Technavio’s market research study identifies the following three emerging trends expected to propel the global stationery and cards market:

  • Licensing of stationery;
  • Product innovations; and
  • Demand for green products.

Licensing is a popular trend that has been around for quite some time. The concept of licensing allows diversity and propels sales in the market through new product launches. Global sales of licensed merchandise reached $157-billion in 2013, whereby Asia’s emerging licensing market accounted for 12,7% of the world’s total. It is a trend that is anticipated to find tremendous popularity in all new and emerging markets for cards and stationery.

Licenses dealing with cartoon characters, movies, mobile games, TV shows, and sports stars are particularly popular and are used in the marketing of basic stationery products. These products display new and unique designs that are familiar to the consumer base, and this further drives its demand. With children anticipated to gain a greater role to play in consumer decisions, this strategy will thereby cause a major turnaround for the market over the next four years. For instance, Staples teamed up with Nickelodeon to offer exclusive Teenage Mutant Ninja Turtles and SpongeBob SquarePants designs on stationery products.

Product innovations

Designs are being centered on value-addition with enhanced appeal and additional convenience. Manufacturers are transitioning in terms of functionalities of stationery and cards by innovating with new designs, formats, and models. For instance, a pin-less stapler creates holes in sheets and interlocks all of them, thereby eliminating the need to use pins and refills the stapler. Notebooks, pens, and inks in different colors are becoming design-led products, while doubling up as fashion accessories.

To enhance their connect with consumers, vendors in the market are incorporating new technologies in greeting cards and stationery to increase their revenues and make them more appealing to consumers. Vendors are also using digital mediums to communicate with their consumers. For instance, the Jackpen, a writing instrument, can be inserted into the headphone socket of a mobile phone. Hallmark Cards have come up with sound cards, lenticular cards, and cards that have a voice changer, 3D motion, and lights. Such cards come with premium price tags and have a good demand in the market.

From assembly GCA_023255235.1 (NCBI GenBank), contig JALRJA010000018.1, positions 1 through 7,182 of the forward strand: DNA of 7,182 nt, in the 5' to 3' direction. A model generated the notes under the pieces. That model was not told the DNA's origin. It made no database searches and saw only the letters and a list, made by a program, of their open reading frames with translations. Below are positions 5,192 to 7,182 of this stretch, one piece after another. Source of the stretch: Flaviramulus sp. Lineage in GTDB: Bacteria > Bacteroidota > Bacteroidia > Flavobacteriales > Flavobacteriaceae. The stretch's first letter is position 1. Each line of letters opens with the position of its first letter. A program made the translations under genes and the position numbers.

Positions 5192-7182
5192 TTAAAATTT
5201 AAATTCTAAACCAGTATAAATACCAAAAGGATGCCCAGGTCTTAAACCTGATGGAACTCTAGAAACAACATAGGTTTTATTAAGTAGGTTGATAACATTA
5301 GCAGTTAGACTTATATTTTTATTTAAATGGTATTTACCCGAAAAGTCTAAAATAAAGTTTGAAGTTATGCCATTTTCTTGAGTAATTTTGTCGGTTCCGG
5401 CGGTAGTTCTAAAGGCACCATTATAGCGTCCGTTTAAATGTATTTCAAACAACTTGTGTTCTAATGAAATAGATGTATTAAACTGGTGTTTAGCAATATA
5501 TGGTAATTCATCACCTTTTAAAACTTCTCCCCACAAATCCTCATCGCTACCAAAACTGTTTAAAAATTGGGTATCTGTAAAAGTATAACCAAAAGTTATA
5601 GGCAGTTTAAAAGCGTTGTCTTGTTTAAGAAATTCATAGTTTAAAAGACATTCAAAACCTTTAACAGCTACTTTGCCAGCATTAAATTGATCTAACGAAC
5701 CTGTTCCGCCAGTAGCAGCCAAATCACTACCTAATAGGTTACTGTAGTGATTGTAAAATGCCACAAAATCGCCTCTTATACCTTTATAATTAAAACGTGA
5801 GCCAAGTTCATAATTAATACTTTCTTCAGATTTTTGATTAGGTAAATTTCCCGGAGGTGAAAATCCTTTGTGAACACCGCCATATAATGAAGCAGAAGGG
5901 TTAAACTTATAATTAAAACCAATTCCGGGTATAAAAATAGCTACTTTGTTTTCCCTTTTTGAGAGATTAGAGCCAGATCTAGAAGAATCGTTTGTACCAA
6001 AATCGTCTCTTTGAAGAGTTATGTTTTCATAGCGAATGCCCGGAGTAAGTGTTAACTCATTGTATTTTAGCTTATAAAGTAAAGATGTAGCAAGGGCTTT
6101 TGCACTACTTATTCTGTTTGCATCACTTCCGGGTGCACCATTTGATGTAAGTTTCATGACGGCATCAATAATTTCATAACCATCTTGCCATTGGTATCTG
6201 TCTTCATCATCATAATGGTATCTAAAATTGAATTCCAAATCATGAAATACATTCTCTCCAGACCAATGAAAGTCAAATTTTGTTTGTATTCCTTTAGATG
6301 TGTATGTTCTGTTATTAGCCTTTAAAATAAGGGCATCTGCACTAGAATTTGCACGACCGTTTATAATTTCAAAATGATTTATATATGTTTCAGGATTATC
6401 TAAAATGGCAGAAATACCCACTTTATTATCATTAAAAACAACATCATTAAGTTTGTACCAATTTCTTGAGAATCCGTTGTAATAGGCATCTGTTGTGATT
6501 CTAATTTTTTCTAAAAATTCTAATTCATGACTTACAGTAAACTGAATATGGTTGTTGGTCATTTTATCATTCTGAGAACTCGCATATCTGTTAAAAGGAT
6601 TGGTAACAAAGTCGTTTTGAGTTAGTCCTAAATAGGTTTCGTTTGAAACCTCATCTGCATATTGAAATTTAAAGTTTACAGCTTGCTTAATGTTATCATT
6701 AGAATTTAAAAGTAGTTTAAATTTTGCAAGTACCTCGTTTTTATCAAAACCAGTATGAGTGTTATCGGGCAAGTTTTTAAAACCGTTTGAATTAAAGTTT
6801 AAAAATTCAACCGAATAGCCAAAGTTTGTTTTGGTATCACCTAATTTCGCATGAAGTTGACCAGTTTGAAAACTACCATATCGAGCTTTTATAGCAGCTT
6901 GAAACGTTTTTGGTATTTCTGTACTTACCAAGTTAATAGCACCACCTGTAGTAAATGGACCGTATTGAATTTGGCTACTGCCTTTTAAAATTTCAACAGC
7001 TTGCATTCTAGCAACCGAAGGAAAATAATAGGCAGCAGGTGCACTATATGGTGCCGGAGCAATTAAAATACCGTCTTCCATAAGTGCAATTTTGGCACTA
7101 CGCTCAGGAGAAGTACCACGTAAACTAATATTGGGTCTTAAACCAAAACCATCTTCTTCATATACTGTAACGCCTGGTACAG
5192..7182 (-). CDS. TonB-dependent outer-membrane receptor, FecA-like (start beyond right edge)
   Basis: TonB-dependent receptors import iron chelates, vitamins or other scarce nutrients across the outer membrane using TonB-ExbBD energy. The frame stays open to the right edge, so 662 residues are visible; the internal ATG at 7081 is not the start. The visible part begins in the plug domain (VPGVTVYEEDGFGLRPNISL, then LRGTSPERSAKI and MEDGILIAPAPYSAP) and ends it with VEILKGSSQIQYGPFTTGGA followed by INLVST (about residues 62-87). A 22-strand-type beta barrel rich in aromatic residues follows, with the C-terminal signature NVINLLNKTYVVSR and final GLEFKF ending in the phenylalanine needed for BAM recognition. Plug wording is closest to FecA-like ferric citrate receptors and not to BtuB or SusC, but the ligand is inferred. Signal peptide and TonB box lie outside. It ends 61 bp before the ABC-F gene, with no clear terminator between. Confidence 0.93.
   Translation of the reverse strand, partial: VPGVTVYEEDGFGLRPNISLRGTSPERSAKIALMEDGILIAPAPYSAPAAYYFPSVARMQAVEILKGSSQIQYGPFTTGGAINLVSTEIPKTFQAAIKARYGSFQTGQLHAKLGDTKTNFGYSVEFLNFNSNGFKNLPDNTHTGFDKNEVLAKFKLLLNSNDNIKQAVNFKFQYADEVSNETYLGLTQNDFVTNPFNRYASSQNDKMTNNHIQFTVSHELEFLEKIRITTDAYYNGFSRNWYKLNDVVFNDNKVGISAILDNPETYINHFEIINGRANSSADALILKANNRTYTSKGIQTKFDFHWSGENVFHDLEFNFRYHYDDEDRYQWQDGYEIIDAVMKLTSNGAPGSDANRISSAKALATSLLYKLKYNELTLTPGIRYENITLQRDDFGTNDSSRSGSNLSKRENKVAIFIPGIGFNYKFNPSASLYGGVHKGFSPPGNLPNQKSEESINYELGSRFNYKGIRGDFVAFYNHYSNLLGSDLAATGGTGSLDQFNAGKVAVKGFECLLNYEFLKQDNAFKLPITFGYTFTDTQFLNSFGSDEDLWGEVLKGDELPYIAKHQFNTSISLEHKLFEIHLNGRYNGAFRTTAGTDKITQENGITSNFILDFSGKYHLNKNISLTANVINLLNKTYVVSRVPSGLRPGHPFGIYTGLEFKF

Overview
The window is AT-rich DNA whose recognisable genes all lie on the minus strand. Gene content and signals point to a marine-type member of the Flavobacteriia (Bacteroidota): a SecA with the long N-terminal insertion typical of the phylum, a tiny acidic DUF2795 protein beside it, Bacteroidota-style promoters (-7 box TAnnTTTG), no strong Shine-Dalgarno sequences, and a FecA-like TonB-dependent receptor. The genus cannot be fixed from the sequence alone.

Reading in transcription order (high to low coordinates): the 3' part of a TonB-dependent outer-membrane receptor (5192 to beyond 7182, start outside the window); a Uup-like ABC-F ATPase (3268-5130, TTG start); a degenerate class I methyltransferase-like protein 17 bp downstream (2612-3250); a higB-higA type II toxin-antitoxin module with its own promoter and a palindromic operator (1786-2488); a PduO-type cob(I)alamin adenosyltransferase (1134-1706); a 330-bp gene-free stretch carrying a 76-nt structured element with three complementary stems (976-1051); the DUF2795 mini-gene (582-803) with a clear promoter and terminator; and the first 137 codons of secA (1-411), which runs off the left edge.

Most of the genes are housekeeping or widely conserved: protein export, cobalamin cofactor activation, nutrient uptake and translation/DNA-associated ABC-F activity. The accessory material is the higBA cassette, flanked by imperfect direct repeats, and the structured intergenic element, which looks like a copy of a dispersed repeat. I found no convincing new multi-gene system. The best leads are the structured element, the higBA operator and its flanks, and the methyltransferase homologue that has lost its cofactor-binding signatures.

Demand for green products

Consumers are increasingly embracing lifestyles and processes that support green living. This is largely shaping buying pattern of individuals and commercial consumers, as they aim to consciously reduce the use of paper and paper-based products.

Vendors in the market are addressing this wave of environmental challenge by researching alternative materials and manufacturing products that are not only eco-friendly but are also functional and sophisticated. For instance, Glebe Cottage offers cards that use FSC-certified materials, alcohol-free printing process, vegetable-based inks, compostable bags, and green energy. Technavio researchers anticipate many similar product launches in the market over the next four years.

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My Office News Ⓒ 2017 - Designed by A Collective